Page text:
Taking one’s holiday in England is not the done thing – at least, it’s not the done thing if you’re middle class. Even holidaying in a cheap and ready Greek resort is more acceptable within English bourgeois mores; the whole concept of the “holiday” means by definition almost, an escape from England.
This is nothing new, either. George Orwell wrote in the 1930s about how the upper middle class English all had summer homes in Scotland. To have one in England was practically an admittance of destitution. No, what has changed over the last half century has been where the English working classes have spent their get aways, which has moved steadily from seaside towns in Albion to resorts on the Mediterranean.
Which brings me to Great Yarmouth, where I find myself having a mini-break at present. The reasons for this are partly situational (flying with small children is a complete nightmare) and oddly, partly very middle class (work is too busy to go anywhere further away or for longer). To be clear, I’m not in Great Yarmouth in a hotel – I reside currently in a caravan/quasi-Butlins family park.
Most of the other people staying here are working class, as you’d expect. Being in amongst a majority working class environment reminds you of something quite important: working class English people are in fact really rather similar to middle class English people. The biggest differences are these two: middle class people like to escape from Englishness (thus the Mexican-Thai fusion restaurants), whereas working class people are very comfortable with and within their own culture; middle class English people like 80s music ironically, while working class English people enjoy 80s music irony free.
Dress code wise, at least on holiday, mostly the same. This brought back home Owen Jones’ book “Chavs”, in which he postulated the theory that the “establishment”, that nebulous conspiracy he pins most of society’s woes upon, was involved in a plan to demonise (his word) the entire working class via the chavs phenomenon. But the word “chav” was not only not meant to apply as a blanket term to all working class people – I think working class people cannot even be chavs at all. Thinking about it, the word applies to a group of underclass, as in non-working class (E on the socio-economic spectrum) individuals who wear shell suits, have poor taste in jewellery, and spend their waking life doing a very, very, very, very bad impression of a stereotypical African-American.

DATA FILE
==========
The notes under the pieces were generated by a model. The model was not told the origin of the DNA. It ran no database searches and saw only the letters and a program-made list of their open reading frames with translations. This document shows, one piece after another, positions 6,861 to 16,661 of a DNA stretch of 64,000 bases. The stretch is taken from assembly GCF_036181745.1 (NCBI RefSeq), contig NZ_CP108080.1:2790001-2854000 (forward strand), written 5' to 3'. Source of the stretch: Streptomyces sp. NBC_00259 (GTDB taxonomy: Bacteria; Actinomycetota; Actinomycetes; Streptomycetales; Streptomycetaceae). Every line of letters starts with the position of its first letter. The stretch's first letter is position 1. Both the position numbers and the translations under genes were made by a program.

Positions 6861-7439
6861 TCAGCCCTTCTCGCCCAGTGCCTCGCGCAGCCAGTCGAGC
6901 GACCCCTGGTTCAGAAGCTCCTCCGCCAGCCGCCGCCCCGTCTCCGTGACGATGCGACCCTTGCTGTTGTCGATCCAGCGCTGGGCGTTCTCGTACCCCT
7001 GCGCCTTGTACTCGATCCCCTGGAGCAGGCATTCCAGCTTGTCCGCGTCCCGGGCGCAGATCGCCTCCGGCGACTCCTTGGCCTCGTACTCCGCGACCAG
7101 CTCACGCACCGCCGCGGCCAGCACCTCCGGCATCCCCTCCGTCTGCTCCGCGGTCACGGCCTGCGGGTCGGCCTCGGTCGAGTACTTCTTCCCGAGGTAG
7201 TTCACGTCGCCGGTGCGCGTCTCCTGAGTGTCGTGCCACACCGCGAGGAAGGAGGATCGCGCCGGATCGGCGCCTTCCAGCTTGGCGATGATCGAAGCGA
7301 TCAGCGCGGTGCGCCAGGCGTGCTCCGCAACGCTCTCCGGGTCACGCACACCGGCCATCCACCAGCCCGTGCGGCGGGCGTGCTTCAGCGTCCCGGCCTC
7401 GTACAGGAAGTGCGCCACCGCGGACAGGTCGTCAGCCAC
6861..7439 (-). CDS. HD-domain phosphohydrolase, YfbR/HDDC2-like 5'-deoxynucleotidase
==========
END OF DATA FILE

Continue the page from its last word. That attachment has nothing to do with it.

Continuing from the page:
Now, the media ganging up on a group of underclass folk is arguably worse in many respects than attacking the working classes, so Jones had something there when he wrote the book. It is a common thread with Marxists (starting with Marx himself): a good nose for a problem, but often a poor diagnosis of the actual forces at work leading to very bad solutions proposed.
It’s a lot more politically tricky for someone on the Left, having a go at the demonisation of those who do not work, as opposed to the supposed scapegoating of those who do. In fact, it was Jones’ beloved working class that was most vocal in the denunciation of chav culture, such as it is, an insight that would be helpful should those on the Left wish to understand why so many ex-Labour voters plumped for UKIP in May.
Anyhow, I’m not spending my entire mini-break thinking about why Owen Jones is incorrect, promise. Mostly enjoying the sunshine and feeling happy that my own children will grow up feeling comfortable around other cultures – but also cost within their native one, and all sides to that, as well.